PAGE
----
Sleep Apnea and Hypertension: Are There Sex Differences? The Vitoria Sleep Cohort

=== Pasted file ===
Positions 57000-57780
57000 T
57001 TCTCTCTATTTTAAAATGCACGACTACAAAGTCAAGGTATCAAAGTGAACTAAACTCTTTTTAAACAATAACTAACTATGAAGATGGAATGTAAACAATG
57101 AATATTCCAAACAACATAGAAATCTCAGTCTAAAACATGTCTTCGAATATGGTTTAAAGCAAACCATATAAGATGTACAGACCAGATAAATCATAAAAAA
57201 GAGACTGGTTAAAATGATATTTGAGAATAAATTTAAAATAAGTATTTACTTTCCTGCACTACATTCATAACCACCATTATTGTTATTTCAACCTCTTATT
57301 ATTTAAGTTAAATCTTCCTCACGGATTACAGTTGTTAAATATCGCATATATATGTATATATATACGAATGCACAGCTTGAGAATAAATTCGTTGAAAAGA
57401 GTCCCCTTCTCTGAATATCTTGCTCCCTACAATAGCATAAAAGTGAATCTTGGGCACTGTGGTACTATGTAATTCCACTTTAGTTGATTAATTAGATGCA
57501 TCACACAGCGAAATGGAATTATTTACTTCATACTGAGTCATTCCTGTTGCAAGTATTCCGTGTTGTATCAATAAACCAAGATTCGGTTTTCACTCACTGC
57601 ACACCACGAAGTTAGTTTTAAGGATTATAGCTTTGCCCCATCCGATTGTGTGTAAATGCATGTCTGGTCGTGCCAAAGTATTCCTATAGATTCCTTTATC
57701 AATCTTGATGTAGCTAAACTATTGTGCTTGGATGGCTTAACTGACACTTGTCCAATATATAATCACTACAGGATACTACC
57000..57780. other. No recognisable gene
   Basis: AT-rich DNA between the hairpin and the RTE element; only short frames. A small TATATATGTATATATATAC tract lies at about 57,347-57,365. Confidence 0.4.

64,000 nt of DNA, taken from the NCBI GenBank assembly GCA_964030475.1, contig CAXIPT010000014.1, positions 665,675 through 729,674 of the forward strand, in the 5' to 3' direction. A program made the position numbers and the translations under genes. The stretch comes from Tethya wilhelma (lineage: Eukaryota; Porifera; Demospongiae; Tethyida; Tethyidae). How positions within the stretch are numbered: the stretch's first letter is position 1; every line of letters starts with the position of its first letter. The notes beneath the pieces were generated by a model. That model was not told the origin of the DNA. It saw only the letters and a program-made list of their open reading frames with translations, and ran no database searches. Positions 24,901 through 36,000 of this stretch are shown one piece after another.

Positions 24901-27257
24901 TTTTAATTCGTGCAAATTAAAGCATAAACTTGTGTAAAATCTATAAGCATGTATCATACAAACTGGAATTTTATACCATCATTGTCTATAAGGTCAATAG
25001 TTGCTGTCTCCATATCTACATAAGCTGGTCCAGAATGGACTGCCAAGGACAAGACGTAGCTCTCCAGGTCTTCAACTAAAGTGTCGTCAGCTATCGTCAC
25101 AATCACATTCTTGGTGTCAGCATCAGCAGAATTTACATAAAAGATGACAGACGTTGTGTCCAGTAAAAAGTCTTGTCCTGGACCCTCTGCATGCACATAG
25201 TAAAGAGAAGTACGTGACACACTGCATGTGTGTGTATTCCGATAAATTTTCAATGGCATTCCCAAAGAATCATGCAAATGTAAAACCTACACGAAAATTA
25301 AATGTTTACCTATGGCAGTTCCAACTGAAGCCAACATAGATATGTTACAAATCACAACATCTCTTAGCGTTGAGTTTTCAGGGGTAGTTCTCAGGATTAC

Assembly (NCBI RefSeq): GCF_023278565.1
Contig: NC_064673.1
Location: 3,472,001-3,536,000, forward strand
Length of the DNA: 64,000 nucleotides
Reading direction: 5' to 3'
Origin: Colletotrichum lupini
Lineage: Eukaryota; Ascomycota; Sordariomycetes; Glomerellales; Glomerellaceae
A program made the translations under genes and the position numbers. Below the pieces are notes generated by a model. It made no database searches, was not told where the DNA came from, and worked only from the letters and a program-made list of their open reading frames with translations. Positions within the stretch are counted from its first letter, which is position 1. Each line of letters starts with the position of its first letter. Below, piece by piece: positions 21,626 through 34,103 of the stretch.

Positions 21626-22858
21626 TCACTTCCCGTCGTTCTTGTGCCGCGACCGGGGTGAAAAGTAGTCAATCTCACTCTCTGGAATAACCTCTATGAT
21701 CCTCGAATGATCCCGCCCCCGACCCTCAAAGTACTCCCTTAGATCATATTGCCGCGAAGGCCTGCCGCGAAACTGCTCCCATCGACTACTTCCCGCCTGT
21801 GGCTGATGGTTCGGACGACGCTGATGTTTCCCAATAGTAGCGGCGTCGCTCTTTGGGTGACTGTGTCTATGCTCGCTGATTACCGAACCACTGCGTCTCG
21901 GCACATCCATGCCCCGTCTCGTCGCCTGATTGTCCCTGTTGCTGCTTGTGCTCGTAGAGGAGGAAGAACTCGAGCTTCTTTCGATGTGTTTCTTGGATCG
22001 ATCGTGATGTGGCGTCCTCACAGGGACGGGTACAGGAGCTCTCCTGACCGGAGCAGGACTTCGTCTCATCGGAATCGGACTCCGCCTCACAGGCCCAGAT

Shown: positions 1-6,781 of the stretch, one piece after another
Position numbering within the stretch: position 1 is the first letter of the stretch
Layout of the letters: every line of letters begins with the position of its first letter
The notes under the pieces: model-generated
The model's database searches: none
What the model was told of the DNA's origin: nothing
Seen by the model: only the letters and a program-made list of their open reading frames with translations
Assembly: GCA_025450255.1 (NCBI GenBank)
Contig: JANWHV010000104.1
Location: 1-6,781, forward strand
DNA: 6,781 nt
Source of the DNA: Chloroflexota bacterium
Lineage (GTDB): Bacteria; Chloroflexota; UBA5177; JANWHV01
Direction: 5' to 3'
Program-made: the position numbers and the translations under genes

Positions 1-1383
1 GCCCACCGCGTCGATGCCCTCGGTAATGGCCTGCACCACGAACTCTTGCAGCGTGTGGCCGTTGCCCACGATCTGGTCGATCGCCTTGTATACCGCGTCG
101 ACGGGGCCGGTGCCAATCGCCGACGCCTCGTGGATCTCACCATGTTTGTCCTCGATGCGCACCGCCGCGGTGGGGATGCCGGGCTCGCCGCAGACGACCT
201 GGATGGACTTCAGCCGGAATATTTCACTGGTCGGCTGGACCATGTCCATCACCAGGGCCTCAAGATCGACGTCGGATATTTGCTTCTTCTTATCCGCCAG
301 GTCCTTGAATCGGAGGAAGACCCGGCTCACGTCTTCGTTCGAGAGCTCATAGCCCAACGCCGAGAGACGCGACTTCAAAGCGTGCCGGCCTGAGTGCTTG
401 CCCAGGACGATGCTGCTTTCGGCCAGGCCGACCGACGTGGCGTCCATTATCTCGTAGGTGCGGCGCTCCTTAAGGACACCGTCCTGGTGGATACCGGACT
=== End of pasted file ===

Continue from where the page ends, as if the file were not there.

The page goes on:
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BACKGROUND:Evidence from longitudinal studies has reported contradictory results regarding the association between OSA and hypertension. In a previous analysis of the Vitoria Sleep Cohort, the relationship between OSA and the risk of developing hypertension was evaluated and no independent association after adjustment for confounding factors was found. In the present study, a post hoc analysis to assess the association between OSA and incident stage 2 hypertension (systolic BP ≥ 160 mm Hg and/or diastolic BP ≥ 100 mm Hg) was made on the basis of sex differences.METHODS:A prospective study was performed over 7.5 ± 0.8 years on a middle-aged general population, which included 1,155 normotensive subjects (43.7% men) who completed the follow-up. BP measurements (at baseline and follow-up) and polygraphy at baseline were performed. Logistic regression models were used to determine the association between the respiratory disturbance index (RDI) and stage 2 hypertension and a recursive partitioning method was used to determine the variables related to the incidence of stage 2 hypertension. The RDI was divided into subgroups (0–2.9, 3–6.9, 7–13.9, and ≥ 14), using the first subgroup as reference.RESULTS:For men, an RDI ≥ 14 was associated with a significantly increased OR for stage 2 hypertension (OR, 2.54 [95% CI, 1.09–5.95], P = .032). This association was not statistically significant among women (P = .371).CONCLUSIONS:The results suggest an association between moderate and severe OSA, and the incidence of more severe forms of hypertension occurring in men but not in women. However, because this is a community-based study, the women's population characteristics may differ from women usually seen in sleep-disorders clinics.

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